ORLANDO, Fla. (Ivanhoe Newswire) — About 33 percent of adolescents in the United States are victims of sexual, physical, verbal, or emotional dating abuse. But how do these tumultuous relationships affect teens later in their lives?
About one in every three young people will be in an abusive or unhealthy relationship. Now, a new study shows that dating violence might impact your health in unexpected ways.
Researchers asked 585 college-aged students to take an online survey. Results showed that girls who experienced sexual or physical dating violence from ages 13 to 19 were more likely to smoke, have symptoms of depression, have an eating disorder, and have more sexual partners. Boys and girls who experienced non-physical dating violence, such as verbal abuse over text message, were more likely to smoke and have eating disorders.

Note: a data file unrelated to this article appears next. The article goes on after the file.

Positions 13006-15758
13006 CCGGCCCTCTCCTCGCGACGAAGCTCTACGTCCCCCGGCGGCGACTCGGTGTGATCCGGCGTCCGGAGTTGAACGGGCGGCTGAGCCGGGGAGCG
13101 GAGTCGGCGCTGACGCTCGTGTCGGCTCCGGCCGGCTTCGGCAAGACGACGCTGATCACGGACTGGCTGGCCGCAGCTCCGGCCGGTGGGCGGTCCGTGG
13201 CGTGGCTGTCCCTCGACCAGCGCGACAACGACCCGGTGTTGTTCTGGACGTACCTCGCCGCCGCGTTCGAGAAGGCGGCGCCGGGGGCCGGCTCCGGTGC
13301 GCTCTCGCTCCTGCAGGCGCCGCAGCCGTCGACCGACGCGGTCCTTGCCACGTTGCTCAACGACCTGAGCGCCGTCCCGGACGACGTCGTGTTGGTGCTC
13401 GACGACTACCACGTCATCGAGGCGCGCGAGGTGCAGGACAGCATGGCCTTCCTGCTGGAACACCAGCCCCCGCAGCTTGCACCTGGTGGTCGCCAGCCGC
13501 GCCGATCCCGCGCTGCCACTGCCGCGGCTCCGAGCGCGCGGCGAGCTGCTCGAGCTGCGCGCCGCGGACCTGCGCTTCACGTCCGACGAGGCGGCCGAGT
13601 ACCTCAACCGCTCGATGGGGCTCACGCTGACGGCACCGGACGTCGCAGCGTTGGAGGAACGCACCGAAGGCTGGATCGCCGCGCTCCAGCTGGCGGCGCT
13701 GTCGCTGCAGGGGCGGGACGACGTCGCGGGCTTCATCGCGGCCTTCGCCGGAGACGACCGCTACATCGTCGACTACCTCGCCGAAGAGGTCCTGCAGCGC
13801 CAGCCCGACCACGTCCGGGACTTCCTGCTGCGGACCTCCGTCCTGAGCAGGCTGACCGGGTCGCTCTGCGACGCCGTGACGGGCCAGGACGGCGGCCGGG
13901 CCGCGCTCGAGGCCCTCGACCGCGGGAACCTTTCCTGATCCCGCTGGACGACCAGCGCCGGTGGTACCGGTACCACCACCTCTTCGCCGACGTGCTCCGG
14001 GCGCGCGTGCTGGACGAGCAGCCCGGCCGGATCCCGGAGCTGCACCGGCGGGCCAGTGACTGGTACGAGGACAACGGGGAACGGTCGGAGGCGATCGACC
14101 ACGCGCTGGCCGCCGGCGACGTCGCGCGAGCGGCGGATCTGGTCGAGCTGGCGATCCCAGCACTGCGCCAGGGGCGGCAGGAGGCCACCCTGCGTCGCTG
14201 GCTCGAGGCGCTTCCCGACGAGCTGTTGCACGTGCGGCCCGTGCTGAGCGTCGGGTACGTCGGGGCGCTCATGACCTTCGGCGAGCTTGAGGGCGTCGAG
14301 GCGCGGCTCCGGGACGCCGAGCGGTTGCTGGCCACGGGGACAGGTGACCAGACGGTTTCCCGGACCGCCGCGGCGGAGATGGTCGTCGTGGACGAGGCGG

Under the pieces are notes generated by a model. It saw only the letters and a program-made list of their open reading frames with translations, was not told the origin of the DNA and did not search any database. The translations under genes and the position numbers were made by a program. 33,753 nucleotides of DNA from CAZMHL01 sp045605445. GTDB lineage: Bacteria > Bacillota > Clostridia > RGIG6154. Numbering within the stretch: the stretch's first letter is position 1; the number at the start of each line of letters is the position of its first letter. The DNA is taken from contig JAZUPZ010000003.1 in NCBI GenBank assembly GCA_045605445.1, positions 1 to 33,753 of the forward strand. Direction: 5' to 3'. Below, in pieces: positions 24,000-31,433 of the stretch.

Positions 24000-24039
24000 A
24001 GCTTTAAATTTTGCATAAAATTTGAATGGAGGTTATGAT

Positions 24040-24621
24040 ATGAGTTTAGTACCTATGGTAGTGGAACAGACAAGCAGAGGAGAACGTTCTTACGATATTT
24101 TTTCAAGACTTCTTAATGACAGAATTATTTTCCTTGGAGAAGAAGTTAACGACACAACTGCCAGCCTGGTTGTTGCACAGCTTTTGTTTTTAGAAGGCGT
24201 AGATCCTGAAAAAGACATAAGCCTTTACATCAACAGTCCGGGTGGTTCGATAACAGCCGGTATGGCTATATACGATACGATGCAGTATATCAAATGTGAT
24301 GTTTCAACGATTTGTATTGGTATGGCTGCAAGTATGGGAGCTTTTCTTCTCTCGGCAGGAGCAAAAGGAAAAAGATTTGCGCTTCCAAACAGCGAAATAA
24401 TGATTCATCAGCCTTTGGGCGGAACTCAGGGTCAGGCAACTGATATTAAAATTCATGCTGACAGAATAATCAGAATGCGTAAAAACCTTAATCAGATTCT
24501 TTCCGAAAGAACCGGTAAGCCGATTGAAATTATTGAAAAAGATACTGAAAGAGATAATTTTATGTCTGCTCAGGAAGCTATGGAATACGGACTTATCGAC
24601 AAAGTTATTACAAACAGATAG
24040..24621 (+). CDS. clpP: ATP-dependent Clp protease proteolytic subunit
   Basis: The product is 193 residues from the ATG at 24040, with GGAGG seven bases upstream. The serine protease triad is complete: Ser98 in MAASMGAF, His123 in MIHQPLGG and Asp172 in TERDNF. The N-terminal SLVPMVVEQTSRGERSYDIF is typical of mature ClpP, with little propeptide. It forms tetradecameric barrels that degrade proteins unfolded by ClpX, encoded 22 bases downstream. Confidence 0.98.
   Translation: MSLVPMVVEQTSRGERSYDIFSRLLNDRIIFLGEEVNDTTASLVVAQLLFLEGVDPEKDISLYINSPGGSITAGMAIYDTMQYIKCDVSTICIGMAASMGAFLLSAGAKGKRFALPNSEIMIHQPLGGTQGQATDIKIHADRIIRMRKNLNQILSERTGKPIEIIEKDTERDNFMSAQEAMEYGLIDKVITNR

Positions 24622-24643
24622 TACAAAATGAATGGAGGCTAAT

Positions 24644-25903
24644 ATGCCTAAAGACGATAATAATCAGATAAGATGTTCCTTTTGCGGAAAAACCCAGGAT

Recognizing abuse can be tricky. Some warning signs: your teen always apologizes for their partner’s behavior, they lose interest in activities they used to enjoy, they become more isolated, their partner has a temper or acts very jealous and controlling, or they have unexplained injuries. Get involved and get help if you’re worried. Remember, the effects may last a lifetime.
If you’re concerned that your child is in an abusive relationship, you can contact the National Dating Abuse Hotline for help. The number is 866-331-9474.
Contributors to this news report include: Cyndy McGrath, Supervising Producer; Julie Marks, Field Producer; Milvionne Chery, News Producer; Roque Correa, Editor.
Produced by Child Trends News Service in partnership with Ivanhoe Broadcast News and funded by a grant from the National Science Foundation.